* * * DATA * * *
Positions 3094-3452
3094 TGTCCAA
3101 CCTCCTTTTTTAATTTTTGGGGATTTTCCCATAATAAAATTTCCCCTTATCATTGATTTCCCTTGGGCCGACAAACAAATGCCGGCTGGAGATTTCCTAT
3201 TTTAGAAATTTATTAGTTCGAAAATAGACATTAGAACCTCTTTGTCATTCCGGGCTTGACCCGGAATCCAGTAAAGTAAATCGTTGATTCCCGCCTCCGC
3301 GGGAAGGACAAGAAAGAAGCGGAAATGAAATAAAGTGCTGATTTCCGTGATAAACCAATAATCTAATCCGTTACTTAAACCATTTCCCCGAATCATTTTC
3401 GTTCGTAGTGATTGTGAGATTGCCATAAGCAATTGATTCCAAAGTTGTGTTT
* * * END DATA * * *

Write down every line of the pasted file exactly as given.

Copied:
Positions 3094-3452
3094 TGTCCAA
3101 CCTCCTTTTTTAATTTTTGGGGATTTTCCCATAATAAAATTTCCCCTTATCATTGATTTCCCTTGGGCCGACAAACAAATGCCGGCTGGAGATTTCCTAT
3201 TTTAGAAATTTATTAGTTCGAAAATAGACATTAGAACCTCTTTGTCATTCCGGGCTTGACCCGGAATCCAGTAAAGTAAATCGTTGATTCCCGCCTCCGC
3301 GGGAAGGACAAGAAAGAAGCGGAAATGAAATAAAGTGCTGATTTCCGTGATAAACCAATAATCTAATCCGTTACTTAAACCATTTCCCCGAATCATTTTC
3401 GTTCGTAGTGATTGTGAGATTGCCATAAGCAATTGATTCCAAAGTTGTGTTT